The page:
In the film, it's explained that an avatar has to be tailored specifically to its "driver," and the driver has to be put into a dreamlike state in sensory deprivation.  So if the film itself is to be an avatar for the audience, then it must be tailored for us, and we must be drawn completely into its reality and walked through the transition from our own worldview to the Na'vi's.  And that is in fact what I saw.  Consider:

  • Sully is a member not only of the oppressing species, but also a white man and a Marine.  So the aggressive white male population, infamous for our inability to empathize with people who look different from ourselves, have someone to identify with.  The rest of the audience is accustomed to white male protagonists, so they can cope!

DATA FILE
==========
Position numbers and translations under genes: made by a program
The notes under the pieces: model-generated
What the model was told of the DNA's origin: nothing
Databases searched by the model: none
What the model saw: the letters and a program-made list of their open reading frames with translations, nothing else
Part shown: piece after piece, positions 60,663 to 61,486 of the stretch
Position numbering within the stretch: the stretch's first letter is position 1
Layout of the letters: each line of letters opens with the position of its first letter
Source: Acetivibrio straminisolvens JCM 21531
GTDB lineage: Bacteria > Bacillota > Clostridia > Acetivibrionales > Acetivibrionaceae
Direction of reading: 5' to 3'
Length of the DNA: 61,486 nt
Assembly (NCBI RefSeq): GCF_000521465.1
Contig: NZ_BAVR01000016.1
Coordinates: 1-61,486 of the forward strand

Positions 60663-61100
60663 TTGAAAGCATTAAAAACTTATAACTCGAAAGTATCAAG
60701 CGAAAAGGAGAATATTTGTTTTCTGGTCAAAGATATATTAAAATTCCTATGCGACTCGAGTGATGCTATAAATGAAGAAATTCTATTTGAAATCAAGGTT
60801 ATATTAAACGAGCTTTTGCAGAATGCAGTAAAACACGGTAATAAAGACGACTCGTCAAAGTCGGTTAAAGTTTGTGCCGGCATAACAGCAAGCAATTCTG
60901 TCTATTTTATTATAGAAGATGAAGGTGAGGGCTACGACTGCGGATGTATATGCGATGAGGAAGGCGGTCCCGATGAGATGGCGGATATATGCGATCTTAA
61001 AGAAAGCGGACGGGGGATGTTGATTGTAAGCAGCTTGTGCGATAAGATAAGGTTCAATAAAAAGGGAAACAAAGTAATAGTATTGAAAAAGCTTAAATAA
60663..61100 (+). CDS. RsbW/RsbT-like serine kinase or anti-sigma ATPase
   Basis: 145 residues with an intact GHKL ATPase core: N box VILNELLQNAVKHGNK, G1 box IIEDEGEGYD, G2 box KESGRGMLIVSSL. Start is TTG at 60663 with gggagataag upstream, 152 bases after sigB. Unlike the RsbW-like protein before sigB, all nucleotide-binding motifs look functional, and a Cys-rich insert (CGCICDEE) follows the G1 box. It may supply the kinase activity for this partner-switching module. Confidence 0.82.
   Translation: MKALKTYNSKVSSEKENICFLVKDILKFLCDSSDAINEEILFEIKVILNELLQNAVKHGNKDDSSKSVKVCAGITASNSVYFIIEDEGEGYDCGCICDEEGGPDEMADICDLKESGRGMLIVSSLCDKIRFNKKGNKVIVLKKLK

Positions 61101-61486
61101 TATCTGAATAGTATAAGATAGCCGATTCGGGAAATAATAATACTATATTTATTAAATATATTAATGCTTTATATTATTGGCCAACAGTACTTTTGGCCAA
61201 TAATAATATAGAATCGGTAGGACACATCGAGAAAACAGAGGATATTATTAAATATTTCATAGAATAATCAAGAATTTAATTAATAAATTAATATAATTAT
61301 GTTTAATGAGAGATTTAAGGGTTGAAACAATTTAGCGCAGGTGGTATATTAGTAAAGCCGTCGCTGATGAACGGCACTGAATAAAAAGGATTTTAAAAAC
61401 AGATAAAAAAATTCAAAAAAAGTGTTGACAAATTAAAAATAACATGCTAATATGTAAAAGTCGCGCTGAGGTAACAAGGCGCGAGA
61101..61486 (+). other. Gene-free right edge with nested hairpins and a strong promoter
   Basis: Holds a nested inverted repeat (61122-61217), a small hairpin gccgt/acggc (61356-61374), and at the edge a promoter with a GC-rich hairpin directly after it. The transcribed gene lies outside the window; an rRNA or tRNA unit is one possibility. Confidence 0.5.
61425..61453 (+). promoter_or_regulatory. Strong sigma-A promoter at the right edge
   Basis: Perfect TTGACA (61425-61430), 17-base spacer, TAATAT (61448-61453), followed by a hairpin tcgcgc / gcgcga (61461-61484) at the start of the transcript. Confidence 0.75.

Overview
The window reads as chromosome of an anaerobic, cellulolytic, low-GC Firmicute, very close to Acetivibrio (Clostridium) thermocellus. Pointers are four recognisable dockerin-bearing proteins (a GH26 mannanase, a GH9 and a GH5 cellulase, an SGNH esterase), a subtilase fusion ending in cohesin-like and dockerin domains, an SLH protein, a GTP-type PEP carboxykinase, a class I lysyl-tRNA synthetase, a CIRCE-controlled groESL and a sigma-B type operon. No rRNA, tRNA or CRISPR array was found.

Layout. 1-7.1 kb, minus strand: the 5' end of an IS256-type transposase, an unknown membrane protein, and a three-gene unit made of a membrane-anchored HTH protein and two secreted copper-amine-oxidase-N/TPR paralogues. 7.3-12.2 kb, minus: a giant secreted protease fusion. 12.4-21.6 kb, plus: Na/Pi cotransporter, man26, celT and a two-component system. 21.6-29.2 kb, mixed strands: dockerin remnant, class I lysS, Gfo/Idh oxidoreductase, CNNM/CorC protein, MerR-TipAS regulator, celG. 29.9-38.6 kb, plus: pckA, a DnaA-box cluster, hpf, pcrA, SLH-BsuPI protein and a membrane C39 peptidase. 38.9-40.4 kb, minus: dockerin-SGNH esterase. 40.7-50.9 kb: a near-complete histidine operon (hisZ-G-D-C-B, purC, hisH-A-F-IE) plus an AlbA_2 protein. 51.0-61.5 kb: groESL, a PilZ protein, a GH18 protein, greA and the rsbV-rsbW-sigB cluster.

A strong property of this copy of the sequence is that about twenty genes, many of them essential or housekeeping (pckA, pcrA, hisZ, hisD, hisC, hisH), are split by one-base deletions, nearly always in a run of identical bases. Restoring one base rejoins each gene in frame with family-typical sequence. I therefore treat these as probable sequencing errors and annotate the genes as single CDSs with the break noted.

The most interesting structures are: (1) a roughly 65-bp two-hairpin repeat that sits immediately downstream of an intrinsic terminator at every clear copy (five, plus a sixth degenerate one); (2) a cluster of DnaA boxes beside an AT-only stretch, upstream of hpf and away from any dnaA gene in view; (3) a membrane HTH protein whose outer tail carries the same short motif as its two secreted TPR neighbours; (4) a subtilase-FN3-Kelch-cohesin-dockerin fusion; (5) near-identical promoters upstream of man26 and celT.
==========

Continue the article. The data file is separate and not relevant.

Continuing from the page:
• Sully has at least three distinct motives for entering the avatar program: scientific, military, and personal.  So if you find any of those motives objectionable, he's still got two more chances to earn your sympathies.
  • Sully's character develops over the course of the film, allowing us to make the transition to a Na'vi worldview along with him.  If the other characters are two-dimensional, that just casts him (and by extension, us) into stronger relief.  That's nothing new in fiction, and I think it was well done here.
  • The much ballyhooed animation and 3D presentation are exquisitely convincing, or at least I found them so.  I hear that's less the case in IMAX, so see it in RealD if you can.  The only way the movie could have been more fully immersive for me is if I'd had a catheter.  What ever happened to intermissions?
  • The science is plausible, so even hardcore skeptics can suspend their disbelief.  Here are just a few of the articles in which scientists applaud the film's accuracy: Popular Mechanics, MSNBC, Ain't It Cool News.  Also, the Na'vi language was created for the purposes of writing the dialogue, so they're not just speaking an obscure human language or babbling like Ewoks -- that's a plus.